SA is a top pick for choosy emerging-market investors

‘South African assets provide an attractive risk premium compared to other emerging markets,’ said Mikhail Liluashvili, a cross-asset strategist at Bank of America in London.
Image: AdobeStock

Investor appetite for emerging markets has waned this year, but they still have a taste for South Africa.

Rising US Treasury yields, inflation and the approaching lift-off for Federal Reserve rate hikes have provided reason enough to be cautious about riskier assets. However, South Africa’s contained price pressures, compelling valuations and the boost to commodity prices from Chinese economic stimulus are among factors making it a favoured bet.

“South African assets provide an attractive risk premium compared to other emerging markets,” said Mikhail Liluashvili, a cross-asset strategist at Bank of America in London. “The rand benefits from monetary easing in China, which should lift prices of key South African exports.”

Stocks on Johannesburg’s benchmark FTSE/JSE Africa All Share Index have gotten off to a blazing start, spurred on by strong prices for commodities. The gauge set an all-time high last week and has returned 7.5% in dollar terms this year, compared with a 1.1% retreat for the MSCI Emerging Markets index.

South African government bonds have already returned 8.9% in dollar terms in 2022, the best performer out of 19 developing-nations tracked by Bloomberg. The average for peers is negative 0.1%.

Even accounting for Fed rate hikes, the securities still offer a large margin of safety compared to peers, according to money managers including Citigroup Inc. and Coronation Fund Managers, who hold bullish calls on the debt.

Money markets are pricing in 121 basis points of South African Reserve Bank hikes this year, which implies a 25 basis point increase at each of the Monetary Policy Committee meetings for 2022.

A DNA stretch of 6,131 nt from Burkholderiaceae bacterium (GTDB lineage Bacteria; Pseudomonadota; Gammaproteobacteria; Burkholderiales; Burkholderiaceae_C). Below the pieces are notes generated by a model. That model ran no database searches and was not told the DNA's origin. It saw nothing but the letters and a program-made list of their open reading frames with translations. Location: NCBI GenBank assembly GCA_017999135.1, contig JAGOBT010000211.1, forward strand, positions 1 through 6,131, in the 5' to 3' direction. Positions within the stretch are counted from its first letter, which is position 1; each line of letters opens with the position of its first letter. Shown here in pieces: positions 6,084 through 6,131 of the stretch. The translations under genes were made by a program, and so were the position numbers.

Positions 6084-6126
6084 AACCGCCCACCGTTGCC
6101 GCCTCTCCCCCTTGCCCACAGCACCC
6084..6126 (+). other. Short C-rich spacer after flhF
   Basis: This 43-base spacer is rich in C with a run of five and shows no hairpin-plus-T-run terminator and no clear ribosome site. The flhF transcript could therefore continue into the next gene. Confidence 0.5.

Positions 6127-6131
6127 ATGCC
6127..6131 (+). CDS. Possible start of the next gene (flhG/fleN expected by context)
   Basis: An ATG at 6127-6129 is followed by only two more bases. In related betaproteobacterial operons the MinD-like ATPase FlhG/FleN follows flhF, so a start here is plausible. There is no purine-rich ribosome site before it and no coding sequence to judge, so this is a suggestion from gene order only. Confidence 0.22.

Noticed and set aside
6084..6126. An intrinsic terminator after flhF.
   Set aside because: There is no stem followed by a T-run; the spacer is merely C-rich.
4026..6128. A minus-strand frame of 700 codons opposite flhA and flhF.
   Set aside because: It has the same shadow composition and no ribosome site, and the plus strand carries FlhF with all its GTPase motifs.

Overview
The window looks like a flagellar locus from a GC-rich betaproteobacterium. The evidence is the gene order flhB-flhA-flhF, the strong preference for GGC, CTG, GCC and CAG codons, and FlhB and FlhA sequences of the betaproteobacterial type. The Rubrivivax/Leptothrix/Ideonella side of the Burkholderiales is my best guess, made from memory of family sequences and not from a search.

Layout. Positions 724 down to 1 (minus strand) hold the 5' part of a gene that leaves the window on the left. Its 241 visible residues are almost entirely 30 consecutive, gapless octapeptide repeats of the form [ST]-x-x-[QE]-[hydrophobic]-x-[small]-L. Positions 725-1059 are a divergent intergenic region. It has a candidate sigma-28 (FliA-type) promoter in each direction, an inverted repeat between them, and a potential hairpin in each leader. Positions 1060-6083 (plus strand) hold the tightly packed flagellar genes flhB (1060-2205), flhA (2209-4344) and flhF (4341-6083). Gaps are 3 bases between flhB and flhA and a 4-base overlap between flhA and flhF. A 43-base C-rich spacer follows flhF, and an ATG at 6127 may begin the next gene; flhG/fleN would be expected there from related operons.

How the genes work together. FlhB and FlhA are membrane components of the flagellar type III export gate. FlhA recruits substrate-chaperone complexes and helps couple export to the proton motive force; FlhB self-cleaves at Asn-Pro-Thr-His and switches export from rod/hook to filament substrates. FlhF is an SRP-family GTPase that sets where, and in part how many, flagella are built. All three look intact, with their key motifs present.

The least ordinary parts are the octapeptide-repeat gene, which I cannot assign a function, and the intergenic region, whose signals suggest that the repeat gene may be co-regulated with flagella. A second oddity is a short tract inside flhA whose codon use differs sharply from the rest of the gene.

“Both rates and bonds in South Africa offer attractive premiums as the market prices in a very aggressive hiking cycle and installs a significant risk premium into the belly and long end of swap and bond curves,” BofA’s Liluashvili said.

South Africa’s rand is faring better than most emerging-market currencies, even with its status as a proxy — meaning that in risk-off trade, it can be subjected to outsized swings.

Half of the 24 developing-nation currencies tracked by Bloomberg have made losses against the dollar year-to-date. The rand is among those to have strengthened, fourth overall with a return of 4.6%.

Some of the rand’s resilience is down to expectations of large inflows from a loan South Africa has arranged with the World Bank. Those funds will likely create a surplus of dollar liquidity in the local market.

© 2022 Bloomberg

COMMENTS   1

You must be signed in and an Insider Gold subscriber to comment.

SUBSCRIBE NOW SIGN IN

Don’t get too excited – it’s just the “carry trade” playing out.

End of comments.

LATEST CURRENCIES  

USD / ZAR
GBP / ZAR
EUR / ZAR
BTC / USD

Podcasts

Instrument Details  

You do not have any portfolios, please create one here.
You do not have an alert portfolio, please create one here.
INSIDER SUBSCRIPTION APP VIDEOS RADIO / LISTEN LIVE SHOP OFFERS WEBINARS NEWSLETTERS TRENDING

Follow us:

Search Articles:
Click a Company: